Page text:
For stronger design patents – less detail can give you broader coverage, so consider turning some solid lines into dotted lines.
On the surface, design patents – a patent that covers the ornamental appearance of an article of manufacture, seem simple. File multiple drawings showing your design from multiple angles – often all six sides of an imaginary cube, as well as in perspective. If (under a famous court case called the Egyptian Goddess test), an ordinary observer (familiar with the prior art designs of similar products) will confuse someone else’s product with the patented design, then there is infringement.
This raises interesting questions of pattern recognition. The problem is often explained by analogy to the Cheshire Cat from Alice in Wonderland. How much of the cat do you need to see in order to identify it as a Cheshire Cat?
In a design patent, the parts that are required are shown in solid lines, and the optional parts are shown in dotted lines. As more and more solid lines are turned into dotted lines, the design becomes more general, but of course at some point, the design then becomes too general to be unique or even recognizable.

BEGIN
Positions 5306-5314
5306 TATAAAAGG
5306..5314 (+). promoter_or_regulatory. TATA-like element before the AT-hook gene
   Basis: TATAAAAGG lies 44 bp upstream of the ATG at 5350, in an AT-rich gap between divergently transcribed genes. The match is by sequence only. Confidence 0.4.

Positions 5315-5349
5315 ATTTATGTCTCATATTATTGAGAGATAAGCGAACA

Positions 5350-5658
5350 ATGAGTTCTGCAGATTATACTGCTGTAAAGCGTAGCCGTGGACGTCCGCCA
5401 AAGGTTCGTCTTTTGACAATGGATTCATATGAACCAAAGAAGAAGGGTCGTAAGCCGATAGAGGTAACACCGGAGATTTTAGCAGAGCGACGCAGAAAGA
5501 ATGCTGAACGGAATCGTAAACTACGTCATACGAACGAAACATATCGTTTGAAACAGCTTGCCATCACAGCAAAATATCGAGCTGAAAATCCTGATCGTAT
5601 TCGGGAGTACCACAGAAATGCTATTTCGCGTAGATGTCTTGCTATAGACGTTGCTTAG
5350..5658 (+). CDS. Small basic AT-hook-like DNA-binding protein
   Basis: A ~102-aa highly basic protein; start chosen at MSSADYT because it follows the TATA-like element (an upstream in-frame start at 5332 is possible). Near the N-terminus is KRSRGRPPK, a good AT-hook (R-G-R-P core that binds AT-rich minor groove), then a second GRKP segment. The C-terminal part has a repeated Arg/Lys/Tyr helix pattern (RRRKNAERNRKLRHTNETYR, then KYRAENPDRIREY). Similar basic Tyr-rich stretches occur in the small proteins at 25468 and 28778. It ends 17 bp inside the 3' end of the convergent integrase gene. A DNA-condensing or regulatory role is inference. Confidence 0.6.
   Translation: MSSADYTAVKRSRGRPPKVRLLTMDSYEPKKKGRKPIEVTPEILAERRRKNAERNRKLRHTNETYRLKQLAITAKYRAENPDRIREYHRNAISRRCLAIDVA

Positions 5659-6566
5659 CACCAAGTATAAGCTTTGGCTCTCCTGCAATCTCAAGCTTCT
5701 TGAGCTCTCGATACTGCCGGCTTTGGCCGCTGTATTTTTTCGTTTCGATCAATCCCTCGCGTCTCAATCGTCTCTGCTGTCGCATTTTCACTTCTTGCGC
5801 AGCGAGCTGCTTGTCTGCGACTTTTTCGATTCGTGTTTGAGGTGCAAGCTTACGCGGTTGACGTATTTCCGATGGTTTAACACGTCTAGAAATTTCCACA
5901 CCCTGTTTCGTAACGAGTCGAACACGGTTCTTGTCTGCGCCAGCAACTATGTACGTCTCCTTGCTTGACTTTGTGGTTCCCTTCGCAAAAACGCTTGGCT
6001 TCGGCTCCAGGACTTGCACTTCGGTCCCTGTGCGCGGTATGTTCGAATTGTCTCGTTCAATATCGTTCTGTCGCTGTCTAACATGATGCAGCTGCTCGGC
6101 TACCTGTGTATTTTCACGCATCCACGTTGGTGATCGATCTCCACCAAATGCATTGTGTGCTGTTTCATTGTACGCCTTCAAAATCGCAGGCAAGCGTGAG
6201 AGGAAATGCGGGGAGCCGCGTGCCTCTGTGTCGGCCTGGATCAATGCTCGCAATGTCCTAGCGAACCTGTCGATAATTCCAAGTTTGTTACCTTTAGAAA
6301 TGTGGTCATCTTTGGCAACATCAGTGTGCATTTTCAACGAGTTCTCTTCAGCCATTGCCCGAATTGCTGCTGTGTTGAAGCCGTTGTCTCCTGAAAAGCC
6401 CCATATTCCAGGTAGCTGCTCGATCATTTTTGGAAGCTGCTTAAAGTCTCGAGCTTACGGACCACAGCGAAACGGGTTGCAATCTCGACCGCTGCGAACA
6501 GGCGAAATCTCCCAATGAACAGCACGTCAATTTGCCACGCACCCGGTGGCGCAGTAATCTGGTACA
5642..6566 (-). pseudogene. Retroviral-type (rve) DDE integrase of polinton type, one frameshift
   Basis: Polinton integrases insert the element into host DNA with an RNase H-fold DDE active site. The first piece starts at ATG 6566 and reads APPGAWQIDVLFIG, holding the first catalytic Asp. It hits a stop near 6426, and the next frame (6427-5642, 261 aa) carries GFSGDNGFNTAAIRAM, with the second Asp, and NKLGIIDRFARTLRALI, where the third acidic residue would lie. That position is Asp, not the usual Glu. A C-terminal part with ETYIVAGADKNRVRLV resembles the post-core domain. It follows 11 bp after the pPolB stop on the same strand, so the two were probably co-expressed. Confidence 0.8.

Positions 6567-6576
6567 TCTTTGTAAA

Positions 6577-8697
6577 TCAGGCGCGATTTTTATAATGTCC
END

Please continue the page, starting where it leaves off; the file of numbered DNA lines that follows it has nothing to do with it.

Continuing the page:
When broad coverage of a design is desired, consider filing multiple versions (or alternatively continuations) of a design patent. Narrower but safer versions can have more solid lines; in riskier but broader versions, replace the less essential solid lines with dotted lines. Perhaps a subset or outline of your product is distinct enough to warrant design patent protection? If you think that your design may have multiple distinct sections, consider putting in dotted lines to show these sections in the initial filing, since the USPTO won’t let you do it later.
Compared to utility patents, design patents are relatively inexpensive to file, and relatively easy to get. However again, the design patent is only for the artistic and non-functional aspects of the design. Design patents now have a 15 year lifetime, and no maintenance fees are required.
A few more tips — design patent examiners have a well-developed ability to detect inconsistencies between drawings and/or ambiguity in drawings. Problems can often be avoided by first making good quality 3D CAD files, and then making these 3D CAD files available to the patent attorney.